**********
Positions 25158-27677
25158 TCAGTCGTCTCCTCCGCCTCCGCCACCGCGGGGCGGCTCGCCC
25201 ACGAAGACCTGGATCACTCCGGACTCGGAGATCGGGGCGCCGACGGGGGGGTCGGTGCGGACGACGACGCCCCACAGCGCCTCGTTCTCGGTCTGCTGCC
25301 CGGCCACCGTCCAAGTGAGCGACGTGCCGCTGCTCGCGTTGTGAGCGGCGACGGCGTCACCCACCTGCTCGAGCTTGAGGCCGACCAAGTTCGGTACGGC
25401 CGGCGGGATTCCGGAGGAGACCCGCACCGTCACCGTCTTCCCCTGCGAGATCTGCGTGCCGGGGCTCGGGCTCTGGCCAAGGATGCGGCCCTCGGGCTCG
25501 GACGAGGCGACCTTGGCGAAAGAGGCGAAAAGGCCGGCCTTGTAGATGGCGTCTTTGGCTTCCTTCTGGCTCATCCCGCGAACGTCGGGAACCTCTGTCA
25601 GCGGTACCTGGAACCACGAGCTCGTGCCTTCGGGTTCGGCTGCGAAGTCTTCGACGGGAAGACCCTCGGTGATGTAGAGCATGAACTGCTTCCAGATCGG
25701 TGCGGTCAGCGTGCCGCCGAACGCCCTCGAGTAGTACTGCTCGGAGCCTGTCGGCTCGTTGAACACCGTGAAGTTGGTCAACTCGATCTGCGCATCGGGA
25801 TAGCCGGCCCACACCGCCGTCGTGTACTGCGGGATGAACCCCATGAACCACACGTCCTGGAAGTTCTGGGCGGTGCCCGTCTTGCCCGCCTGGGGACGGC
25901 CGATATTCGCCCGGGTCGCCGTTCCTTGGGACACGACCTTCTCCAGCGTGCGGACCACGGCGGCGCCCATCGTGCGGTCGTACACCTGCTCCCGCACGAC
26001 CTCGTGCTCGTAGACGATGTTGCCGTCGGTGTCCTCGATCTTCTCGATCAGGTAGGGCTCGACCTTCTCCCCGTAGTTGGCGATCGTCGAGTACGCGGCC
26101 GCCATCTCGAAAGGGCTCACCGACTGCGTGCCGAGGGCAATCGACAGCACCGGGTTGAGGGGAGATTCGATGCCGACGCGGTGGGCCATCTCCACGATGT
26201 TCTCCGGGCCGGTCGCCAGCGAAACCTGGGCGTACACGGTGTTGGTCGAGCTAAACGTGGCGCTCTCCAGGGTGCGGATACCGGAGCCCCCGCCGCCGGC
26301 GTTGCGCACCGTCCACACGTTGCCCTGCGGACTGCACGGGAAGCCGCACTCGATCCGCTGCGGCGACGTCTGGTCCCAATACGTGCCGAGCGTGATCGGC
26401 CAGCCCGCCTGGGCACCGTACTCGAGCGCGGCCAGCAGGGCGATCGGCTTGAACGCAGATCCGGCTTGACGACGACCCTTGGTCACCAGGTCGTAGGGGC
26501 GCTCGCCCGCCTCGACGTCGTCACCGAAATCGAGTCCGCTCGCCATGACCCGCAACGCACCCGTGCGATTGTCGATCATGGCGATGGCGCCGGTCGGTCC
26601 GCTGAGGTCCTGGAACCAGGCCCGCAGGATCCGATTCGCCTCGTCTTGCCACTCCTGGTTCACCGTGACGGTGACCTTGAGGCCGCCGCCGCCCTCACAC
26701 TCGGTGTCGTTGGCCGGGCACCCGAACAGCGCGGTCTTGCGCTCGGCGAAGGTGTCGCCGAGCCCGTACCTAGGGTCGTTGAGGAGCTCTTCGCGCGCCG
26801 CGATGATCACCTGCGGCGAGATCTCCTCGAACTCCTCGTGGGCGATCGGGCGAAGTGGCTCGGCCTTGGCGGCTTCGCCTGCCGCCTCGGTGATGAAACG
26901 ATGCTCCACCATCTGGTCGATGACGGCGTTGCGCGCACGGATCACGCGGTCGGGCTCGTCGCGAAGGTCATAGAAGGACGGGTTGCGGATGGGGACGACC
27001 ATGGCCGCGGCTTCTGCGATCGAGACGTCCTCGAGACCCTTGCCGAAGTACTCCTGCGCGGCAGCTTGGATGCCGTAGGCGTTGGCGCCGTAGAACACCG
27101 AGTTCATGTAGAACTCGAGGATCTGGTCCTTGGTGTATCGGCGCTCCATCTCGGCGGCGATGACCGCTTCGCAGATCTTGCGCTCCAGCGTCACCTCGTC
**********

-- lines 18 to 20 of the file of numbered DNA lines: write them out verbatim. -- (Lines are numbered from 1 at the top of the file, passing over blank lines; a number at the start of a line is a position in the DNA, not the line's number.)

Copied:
26701 TCGGTGTCGTTGGCCGGGCACCCGAACAGCGCGGTCTTGCGCTCGGCGAAGGTGTCGCCGAGCCCGTACCTAGGGTCGTTGAGGAGCTCTTCGCGCGCCG
26801 CGATGATCACCTGCGGCGAGATCTCCTCGAACTCCTCGTGGGCGATCGGGCGAAGTGGCTCGGCCTTGGCGGCTTCGCCTGCCGCCTCGGTGATGAAACG
26901 ATGCTCCACCATCTGGTCGATGACGGCGTTGCGCGCACGGATCACGCGGTCGGGCTCGTCGCGAAGGTCATAGAAGGACGGGTTGCGGATGGGGACGACC